Indonesian satays (or sates) are grilled, skewered bite-sized pieces of meat that are eaten as a appetizer or part of the meal itself. They contain meat only and are served with a sauce on the side. When serving a marinade as a sauce that has been used with raw meat, it is essential that it be boiled and simmered for 15 to 20 minutes to kill any bacteria. Or, reserve some of the mixture to be used as a sauce and not use it as the marinade.
Ancho or pasilla chiles can be substituted for the fiery chipotles if you desire a milder sauce. I’ve even used this pesto on pizza in place of the more traditional tomato sauce for a hot, south of the border taste.
Here is the version of pika from former Dutch Guiana. If you were in Bonaire, you would use either Scotch bonnets or the much milder Madame Jeanette. The Scotch bonnets will overpower the flavor of the other when cooked if you use both. I have adapted this for American kitchens.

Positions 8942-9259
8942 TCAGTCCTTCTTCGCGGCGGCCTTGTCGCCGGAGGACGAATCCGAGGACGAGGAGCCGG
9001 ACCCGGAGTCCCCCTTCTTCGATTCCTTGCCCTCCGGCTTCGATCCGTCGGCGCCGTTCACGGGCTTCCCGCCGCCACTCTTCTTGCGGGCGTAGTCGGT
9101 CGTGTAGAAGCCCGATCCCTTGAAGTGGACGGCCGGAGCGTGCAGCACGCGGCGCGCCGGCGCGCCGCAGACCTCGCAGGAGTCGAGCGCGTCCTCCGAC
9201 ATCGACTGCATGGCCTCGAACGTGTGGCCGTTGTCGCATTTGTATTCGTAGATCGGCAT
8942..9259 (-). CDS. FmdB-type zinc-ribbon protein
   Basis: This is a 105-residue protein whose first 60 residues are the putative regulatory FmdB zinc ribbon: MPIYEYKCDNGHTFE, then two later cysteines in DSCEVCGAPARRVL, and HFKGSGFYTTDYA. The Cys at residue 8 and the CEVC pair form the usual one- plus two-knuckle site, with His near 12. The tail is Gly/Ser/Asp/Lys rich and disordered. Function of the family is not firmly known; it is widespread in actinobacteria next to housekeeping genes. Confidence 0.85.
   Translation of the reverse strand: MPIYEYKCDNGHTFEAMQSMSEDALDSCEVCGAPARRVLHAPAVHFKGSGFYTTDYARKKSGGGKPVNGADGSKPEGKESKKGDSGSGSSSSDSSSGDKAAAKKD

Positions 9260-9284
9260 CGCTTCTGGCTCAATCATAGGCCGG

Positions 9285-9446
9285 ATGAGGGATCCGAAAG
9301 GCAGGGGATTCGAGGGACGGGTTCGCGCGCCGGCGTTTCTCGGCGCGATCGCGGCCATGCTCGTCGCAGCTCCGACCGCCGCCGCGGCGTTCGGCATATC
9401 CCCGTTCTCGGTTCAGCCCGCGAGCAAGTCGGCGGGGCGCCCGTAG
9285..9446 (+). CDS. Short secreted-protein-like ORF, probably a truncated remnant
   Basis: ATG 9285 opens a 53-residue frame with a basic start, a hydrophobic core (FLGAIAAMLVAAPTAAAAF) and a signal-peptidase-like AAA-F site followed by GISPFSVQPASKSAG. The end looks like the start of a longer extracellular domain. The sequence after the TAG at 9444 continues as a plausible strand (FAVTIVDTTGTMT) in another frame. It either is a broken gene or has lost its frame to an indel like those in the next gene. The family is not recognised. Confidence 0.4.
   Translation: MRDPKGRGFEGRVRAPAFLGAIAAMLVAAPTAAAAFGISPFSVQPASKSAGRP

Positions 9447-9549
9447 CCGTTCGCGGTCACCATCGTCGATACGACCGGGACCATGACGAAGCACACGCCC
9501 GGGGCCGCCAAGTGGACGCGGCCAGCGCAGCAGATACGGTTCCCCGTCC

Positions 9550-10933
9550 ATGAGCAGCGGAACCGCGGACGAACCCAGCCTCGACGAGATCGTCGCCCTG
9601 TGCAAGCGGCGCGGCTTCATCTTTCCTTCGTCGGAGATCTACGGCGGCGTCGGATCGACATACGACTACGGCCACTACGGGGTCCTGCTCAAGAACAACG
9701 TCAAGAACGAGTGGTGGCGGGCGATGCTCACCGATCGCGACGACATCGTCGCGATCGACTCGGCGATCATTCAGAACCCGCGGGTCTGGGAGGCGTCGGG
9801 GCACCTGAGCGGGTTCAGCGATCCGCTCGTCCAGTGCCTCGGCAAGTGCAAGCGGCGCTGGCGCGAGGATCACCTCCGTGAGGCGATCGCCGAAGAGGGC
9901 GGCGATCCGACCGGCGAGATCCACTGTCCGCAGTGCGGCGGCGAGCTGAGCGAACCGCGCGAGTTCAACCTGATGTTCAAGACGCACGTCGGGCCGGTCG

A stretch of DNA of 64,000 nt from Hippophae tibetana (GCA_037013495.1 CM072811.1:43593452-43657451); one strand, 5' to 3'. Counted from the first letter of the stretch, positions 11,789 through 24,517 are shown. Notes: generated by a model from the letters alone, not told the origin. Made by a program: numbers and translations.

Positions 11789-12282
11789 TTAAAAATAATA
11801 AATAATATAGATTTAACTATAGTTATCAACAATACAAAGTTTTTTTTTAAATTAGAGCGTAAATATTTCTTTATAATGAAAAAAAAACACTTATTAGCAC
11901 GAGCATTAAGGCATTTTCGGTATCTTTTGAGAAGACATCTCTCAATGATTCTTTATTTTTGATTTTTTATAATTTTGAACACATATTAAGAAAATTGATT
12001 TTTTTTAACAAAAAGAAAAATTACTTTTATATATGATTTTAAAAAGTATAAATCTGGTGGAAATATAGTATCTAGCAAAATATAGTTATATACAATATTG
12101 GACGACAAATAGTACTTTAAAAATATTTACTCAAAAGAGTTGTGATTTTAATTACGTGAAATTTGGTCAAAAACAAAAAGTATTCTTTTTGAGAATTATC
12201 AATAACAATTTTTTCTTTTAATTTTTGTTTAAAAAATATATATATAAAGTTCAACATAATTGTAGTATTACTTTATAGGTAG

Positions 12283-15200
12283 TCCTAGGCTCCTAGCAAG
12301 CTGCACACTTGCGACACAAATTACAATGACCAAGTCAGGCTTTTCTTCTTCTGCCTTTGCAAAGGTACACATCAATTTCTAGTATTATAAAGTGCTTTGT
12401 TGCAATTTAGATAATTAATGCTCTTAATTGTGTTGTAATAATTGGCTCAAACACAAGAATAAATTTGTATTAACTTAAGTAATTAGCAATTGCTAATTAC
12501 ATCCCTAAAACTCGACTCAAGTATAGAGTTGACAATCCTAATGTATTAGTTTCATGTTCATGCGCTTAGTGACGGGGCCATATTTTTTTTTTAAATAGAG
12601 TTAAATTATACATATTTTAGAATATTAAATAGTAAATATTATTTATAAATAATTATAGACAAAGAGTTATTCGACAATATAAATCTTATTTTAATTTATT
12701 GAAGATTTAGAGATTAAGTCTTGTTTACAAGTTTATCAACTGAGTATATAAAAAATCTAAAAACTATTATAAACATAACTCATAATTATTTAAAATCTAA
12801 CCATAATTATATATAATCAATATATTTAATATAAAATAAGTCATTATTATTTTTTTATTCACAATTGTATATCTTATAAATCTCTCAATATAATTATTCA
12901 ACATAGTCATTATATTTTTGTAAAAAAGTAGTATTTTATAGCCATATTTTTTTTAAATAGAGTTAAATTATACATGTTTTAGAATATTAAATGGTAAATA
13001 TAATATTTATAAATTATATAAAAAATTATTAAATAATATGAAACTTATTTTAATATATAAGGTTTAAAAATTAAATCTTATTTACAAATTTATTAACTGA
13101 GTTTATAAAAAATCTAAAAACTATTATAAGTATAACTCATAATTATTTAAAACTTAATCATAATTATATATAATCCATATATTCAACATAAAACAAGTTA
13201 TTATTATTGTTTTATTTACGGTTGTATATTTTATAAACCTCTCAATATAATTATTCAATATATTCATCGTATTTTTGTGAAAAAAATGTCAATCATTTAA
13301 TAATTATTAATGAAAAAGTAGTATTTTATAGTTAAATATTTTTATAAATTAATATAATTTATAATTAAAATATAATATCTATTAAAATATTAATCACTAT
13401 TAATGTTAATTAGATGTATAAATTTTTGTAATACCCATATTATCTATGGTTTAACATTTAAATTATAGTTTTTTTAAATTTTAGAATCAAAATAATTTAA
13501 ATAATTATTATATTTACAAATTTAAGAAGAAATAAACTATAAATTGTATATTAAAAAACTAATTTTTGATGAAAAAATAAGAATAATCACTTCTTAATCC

This sauce is wonderful on grilled chicken and firm fish like salmon. Use it as they would in Trinidad to spice up a fried shark sandwich. If you are using whole spices, grind them in a mortar or in a spice grinder. Allspice berries can be found in Latin and Caribbean markets, as well as specialty food stores. Note: this recipe requires advance preparation.
This is a much easier version of the famous smoked duck which involves marinating, steaming, drying, and smoking. You can make this in a stove-top smoker. The tea colors the skin an appealing color, and any loose tea will work, even the Orange Pekoe in most tea bags. If using chicken pieces, cut the marinade recipe in half. Serve with fresh spring rolls, pickled radish and carrot relish, and Sichuan noodles with vegetables. Note that this recipe requires advance preparation.